This mining and logistics operation in Western Australia is the world’s third largest seaborne supplier of iron ore. It includes six open cut mines, a processing facility, two ports and two railways.
A closed-loop supply chain transports material from the mines by rail to the processing facility where it is crushed and sized, then loaded onto ships. In total, the operation employs around 2000 people plus 1900 contractors.
Due to a major upswing in the demand for iron ore, the company planned a significant ramp-up, with a targeted increase in tonnage of 12.5%.
Mining, processing and port operations were sophisticated and reasonably efficient. The low-hanging fruit had been picked a long time ago. In addition, a range of improvement initiatives across the company were underway to bring production figures up to targeted levels.
The one problem that wasn’t easily resolved was the time taken to load and transport iron ore. Cycle times – from the time the train is loaded and leaves the mine until it is back, reloaded and ready to go again – were not fast enough to meet the required tonnage. Instead of the required 13 trains per day, the company was achieving 11 or, at best, 12. Improving productivity required involvement from multiple departments and any changes had to integrate with, and leverage off, other initiatives.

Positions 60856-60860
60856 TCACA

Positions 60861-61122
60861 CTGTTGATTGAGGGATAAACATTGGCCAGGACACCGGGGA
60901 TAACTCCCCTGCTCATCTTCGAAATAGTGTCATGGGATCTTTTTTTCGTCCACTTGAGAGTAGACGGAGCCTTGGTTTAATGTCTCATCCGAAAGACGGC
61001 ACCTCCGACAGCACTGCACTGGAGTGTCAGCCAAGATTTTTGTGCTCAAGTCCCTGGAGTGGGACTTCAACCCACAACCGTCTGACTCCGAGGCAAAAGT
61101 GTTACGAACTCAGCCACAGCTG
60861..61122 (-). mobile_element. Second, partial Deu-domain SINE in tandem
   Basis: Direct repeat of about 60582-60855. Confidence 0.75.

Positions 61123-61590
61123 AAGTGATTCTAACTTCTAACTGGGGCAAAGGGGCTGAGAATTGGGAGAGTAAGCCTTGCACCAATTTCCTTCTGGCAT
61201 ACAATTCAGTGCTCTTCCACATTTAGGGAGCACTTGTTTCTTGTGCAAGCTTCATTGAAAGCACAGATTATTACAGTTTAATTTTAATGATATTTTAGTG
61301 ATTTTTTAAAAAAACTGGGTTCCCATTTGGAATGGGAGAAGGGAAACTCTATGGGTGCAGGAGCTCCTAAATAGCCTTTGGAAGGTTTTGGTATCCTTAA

A team comprising of GPR Dehler consultants and seven members of the company’s Business Improvement unit set about identifying the issues, determining how to fix them, and assessing the resources that are needed to do so.
This involved reviewing train turnarounds, loading times, dumping times, travelling times, yard and train planning processes; all with the aim of promoting shorter cycle times and delivering more tonnes to the port.
The underlying problem was that of synchronisation. The mines, the processing facility, the port and the rail services were operating in relative isolation.
There were different measurable and quantifiable indicators between departments, KPI conflicts between different areas, divergent views on what projects should be given priority, and the primary issue – insufficient communication. The flow of information across the whole supply chain was not always effective and not always timely. Below are a few examples of the problems and the resolutions.
Each mine needed to undertake significant preparations to load a train. Not infrequently, staff at a mine would check the system for the expected arrival time and prepare accordingly. Although changes had occurred, controllers hadn’t updated the system. The train would arrive early and the iron ore wouldn’t be ready to load. Or vice versa. Typically, this would cause half a day of lost time. In some instances, a locomotive had broken down and the staff at the mines didn’t find out about it for a day or more. The flow-on effects impacted right across the operations.
In a similar vein, another issue that detracted from efficient planning was an inability to keep track of trains. Each trainload was allocated an identity number. Once it reached the port and dumped the iron ore, that number would cease to apply. Until the train was reassembled and ready for dispatch back to the mines, it had no identity and was no longer in the system – no one knew how long it was in the port for. This caused predictable difficulties with planning and scheduling timetables, and a range of maintenance activities.
The key to solving this was in tracking the utilisation of main line locomotives, by monitoring the time of arrival to the time of dispatch. Processes for locomotive use, servicing and crewing were also changed and enhanced in order to minimise time in port.